I am constantly surprised by the care options available, but they take some digging.
While I previously noted the importance of assembling a strong network, that has primarily a friends and family focus. Part of that network includes the care professionals and services that you will need on your journey. Understanding the array of care options out there is both critical and ever-changing. As each of our needs and journeys are different, we tend to dig where we need to. My needs with Maureen resulted in only a surface scratch. As I commit myself more to this exploration, I find even more (and continue to do so). Some options I would encourage:
Airline Meet and Assist
Many I speak to have loved ones that are still high functioning but just get confused without a guide. Maureen and I had always traveled everywhere together, so I was not aware that airlines are obligated by law to provide full assistance for those with cognitive challenges. This includes full assistance to and from the gates as well as on the plane itself. When you book their travel, you can add special assistance and then scroll down to “Request Individual Assistance”. Often, they will allow you as the primary caregiver a gate pass to be with them until they board and another care partner to be at the gate at their final destination. There are also some private in-airport service providers like Swoop (Do you offer meet and assist services? : Swoop (flyswoop.com)) and Airssist (Meet and Greet Services | Airport Concierge & Assistance | airssist).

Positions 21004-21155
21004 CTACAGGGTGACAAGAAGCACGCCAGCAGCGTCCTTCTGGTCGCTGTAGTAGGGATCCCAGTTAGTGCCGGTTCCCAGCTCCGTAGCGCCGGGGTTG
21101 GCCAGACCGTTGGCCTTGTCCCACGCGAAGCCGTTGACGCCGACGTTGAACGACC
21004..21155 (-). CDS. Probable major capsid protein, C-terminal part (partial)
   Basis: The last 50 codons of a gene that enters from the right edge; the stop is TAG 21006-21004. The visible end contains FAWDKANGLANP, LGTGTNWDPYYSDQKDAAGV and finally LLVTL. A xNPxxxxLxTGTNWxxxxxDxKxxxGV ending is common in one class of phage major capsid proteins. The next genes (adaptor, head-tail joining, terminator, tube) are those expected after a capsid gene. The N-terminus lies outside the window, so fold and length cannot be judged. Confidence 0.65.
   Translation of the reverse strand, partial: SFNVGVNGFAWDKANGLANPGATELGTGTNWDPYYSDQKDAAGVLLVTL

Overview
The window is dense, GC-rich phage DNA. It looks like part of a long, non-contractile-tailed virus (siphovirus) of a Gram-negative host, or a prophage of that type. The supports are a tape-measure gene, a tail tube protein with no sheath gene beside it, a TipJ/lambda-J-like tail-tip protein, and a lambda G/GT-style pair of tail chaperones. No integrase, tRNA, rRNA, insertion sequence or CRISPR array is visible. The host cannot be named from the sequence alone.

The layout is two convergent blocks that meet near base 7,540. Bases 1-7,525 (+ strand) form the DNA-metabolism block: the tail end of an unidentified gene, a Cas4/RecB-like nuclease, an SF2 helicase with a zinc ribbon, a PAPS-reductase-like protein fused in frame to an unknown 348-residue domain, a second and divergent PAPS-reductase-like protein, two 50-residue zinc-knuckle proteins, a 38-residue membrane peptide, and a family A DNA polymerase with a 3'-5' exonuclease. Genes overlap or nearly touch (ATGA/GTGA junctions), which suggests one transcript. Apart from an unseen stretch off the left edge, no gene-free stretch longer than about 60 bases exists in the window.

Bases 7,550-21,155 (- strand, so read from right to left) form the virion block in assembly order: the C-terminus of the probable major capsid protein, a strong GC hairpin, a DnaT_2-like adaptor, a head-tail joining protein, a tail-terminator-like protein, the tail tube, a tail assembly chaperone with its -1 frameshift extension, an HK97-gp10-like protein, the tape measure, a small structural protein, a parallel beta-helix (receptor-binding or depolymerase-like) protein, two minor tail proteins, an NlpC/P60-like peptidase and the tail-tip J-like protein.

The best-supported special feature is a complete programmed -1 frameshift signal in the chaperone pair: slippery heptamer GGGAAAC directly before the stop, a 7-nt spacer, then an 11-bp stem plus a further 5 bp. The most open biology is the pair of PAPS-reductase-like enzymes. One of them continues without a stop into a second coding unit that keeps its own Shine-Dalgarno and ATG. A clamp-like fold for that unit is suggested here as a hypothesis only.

Attraction-Based Cognitive Assistance
Many theme parks and similar attractions have guidelines for how to maximize the enjoyment for your loved one. Disneyland use to have a small page and now has an entire printable 25-pge guide: DLR_Cognitive_Guide-ilovepdf-compressed.pdf (go.com) This includes a map of break areas, companion restrooms, and rider switch services. Universal Orlando Studios has produced something similar: Guide for Guests with Cognitive Disabilities (universalorlando.com) which includes quiet rooms and passes for autistic visitors and others subject to sensory overload. If it is not obvious on your destination’s website, call and ask. The more we do, the more they will shift those services to the main menu.
Adult Foster Daycare
In lieu of in-home care, you may want to start introducing your loved one to out-of-home services for a few hours a couple of days per week. If you think a care facility is in their future, this can help to bridge that gap more easily later. Services obviously vary town to town, but nationally, there are searchable directories for certified programs. The National Adult Day Services Association has such a directory located here: www.nadsa.org/locator
As your loved one progresses, you may find needs rise up for geriatric care managers, in-home care services, palliative and neuro palliative care, and hospice care. Links to search engines for these services are further explained and included on this site under the Resources tab and specifically “Care Services”.
The Takeaway: Don’t be afraid to ask what accommodations can be made. It frequently surprises me what is out there that we never hear about. We still have a lot to do as a society to remove those stigmas. As I hear and research more options, I will include them on this site under the Care Services Tab. You have support.